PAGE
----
The 2018 Copa CONMEBOL Libertadores Femenina was the tenth edition of the CONMEBOL Libertadores Femenina, South America's premier women's club football tournament organized by CONMEBOL. The tournament was held in Manaus, Brazil from 18 November to 2 December 2018. Planned from 4 to 18 November the tournament was pushed back two weeks because of the 2019 FIFA Women's World Cup qualification CONCACAF–CONMEBOL play-off which fell in the time frame. Atlético Huila defeated Santos in the final on penalties to win their first tournament title. Iranduba defeated Colo-Colo to finish third. Audax were the defending champions, having won the title the previous year as a joint team with Corinthians, they were eliminated in the group stage. There were three bids for the 2018 Copa Libertadores Femenina: Manaus, Santa Cruz de la Sierra and São Paulo proposed by Iranduba, Deportivo ITA and Corinthians, respectively. On 11 June 2018, CONMEBOL announced that the tournament would be held in Manaus and Iranduba gained the host association additional berth.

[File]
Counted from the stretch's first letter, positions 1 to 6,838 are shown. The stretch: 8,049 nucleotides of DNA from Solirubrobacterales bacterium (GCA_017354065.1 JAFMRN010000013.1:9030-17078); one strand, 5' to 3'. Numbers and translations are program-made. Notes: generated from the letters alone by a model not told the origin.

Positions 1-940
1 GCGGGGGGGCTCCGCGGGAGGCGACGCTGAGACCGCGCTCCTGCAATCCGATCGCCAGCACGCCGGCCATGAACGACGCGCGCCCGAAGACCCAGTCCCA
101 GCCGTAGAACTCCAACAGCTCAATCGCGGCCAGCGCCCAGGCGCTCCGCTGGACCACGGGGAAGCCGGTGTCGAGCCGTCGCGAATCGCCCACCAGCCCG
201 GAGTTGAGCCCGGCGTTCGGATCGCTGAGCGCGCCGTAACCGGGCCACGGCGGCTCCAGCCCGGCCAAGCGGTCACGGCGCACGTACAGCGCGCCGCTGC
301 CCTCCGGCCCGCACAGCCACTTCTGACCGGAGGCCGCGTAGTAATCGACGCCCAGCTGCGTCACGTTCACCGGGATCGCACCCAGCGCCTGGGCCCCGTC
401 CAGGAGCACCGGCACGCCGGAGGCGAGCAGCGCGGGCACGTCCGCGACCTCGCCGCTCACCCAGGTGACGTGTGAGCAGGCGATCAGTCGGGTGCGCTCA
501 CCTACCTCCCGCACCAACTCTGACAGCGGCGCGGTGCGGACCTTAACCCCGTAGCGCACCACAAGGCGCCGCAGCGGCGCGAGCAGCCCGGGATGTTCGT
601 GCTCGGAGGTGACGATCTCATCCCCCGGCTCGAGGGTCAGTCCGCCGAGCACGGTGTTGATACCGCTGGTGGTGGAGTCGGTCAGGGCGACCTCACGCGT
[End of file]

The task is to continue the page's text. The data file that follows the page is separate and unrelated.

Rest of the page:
The competition was contested by 12 teams: the champions of all ten CONMEBOL associations were given one entry, additionally the title holders re-entered and the host association qualified one more team. Notes Initially two stadiums would host the tournament. On 14 November 2018, CONMEBOL announced that the Estádio Ismael Benigno would no longer host matches, matches to be played there would be moved to Arena da Amazônia. During the tournament, CONMEBOL decided to move the matches scheduled on 25 and 26 November at Estádio Roberto Simonsen to protect the football field of Arena da Amazônia. Matches were played in Manaus; the stadiums were: Arena da Amazônia Estádio Roberto Simonsen The draw for the tournament was held on 7 November 2018, 19:00 AMT, at the Arena da Amazônia in Manaus. The 12 teams were drawn into three groups of four containing a team from each of the four pots; the defending champions Audax were automatically seeded into Pot 1 and allocated to position A1 in the group stage. For the remaining two teams from hosts Brazil, the first representative was seeded into Pot 2 and the second representative was seeded into Pot 4.